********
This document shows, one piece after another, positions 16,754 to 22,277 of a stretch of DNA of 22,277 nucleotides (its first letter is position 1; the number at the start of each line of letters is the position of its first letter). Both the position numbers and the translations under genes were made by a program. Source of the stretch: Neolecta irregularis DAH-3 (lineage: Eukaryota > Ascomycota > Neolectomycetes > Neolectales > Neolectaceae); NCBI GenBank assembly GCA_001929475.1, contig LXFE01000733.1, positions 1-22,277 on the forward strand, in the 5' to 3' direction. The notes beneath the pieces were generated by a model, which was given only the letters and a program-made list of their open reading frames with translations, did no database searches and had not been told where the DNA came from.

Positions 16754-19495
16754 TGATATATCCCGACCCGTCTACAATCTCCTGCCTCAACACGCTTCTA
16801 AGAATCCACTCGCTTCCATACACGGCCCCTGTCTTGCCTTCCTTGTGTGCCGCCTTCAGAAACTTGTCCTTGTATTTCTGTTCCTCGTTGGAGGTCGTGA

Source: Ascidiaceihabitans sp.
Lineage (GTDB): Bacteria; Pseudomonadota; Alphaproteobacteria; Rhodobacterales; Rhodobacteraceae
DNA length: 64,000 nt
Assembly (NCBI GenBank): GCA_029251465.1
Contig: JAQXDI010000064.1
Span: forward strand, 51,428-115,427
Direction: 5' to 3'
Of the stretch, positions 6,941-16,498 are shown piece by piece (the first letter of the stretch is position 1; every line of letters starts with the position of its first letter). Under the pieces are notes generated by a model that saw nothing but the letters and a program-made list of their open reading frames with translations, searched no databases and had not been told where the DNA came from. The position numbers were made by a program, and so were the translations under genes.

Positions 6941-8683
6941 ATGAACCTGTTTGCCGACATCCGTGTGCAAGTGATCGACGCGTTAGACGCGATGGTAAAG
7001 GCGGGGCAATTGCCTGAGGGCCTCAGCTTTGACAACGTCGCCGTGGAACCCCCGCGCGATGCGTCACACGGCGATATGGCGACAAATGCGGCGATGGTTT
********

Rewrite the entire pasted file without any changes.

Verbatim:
This document shows, one piece after another, positions 16,754 to 22,277 of a stretch of DNA of 22,277 nucleotides (its first letter is position 1; the number at the start of each line of letters is the position of its first letter). Both the position numbers and the translations under genes were made by a program. Source of the stretch: Neolecta irregularis DAH-3 (lineage: Eukaryota > Ascomycota > Neolectomycetes > Neolectales > Neolectaceae); NCBI GenBank assembly GCA_001929475.1, contig LXFE01000733.1, positions 1-22,277 on the forward strand, in the 5' to 3' direction. The notes beneath the pieces were generated by a model, which was given only the letters and a program-made list of their open reading frames with translations, did no database searches and had not been told where the DNA came from.

Positions 16754-19495
16754 TGATATATCCCGACCCGTCTACAATCTCCTGCCTCAACACGCTTCTA
16801 AGAATCCACTCGCTTCCATACACGGCCCCTGTCTTGCCTTCCTTGTGTGCCGCCTTCAGAAACTTGTCCTTGTATTTCTGTTCCTCGTTGGAGGTCGTGA

Source: Ascidiaceihabitans sp.
Lineage (GTDB): Bacteria; Pseudomonadota; Alphaproteobacteria; Rhodobacterales; Rhodobacteraceae
DNA length: 64,000 nt
Assembly (NCBI GenBank): GCA_029251465.1
Contig: JAQXDI010000064.1
Span: forward strand, 51,428-115,427
Direction: 5' to 3'
Of the stretch, positions 6,941-16,498 are shown piece by piece (the first letter of the stretch is position 1; every line of letters starts with the position of its first letter). Under the pieces are notes generated by a model that saw nothing but the letters and a program-made list of their open reading frames with translations, searched no databases and had not been told where the DNA came from. The position numbers were made by a program, and so were the translations under genes.

Positions 6941-8683
6941 ATGAACCTGTTTGCCGACATCCGTGTGCAAGTGATCGACGCGTTAGACGCGATGGTAAAG
7001 GCGGGGCAATTGCCTGAGGGCCTCAGCTTTGACAACGTCGCCGTGGAACCCCCGCGCGATGCGTCACACGGCGATATGGCGACAAATGCGGCGATGGTTT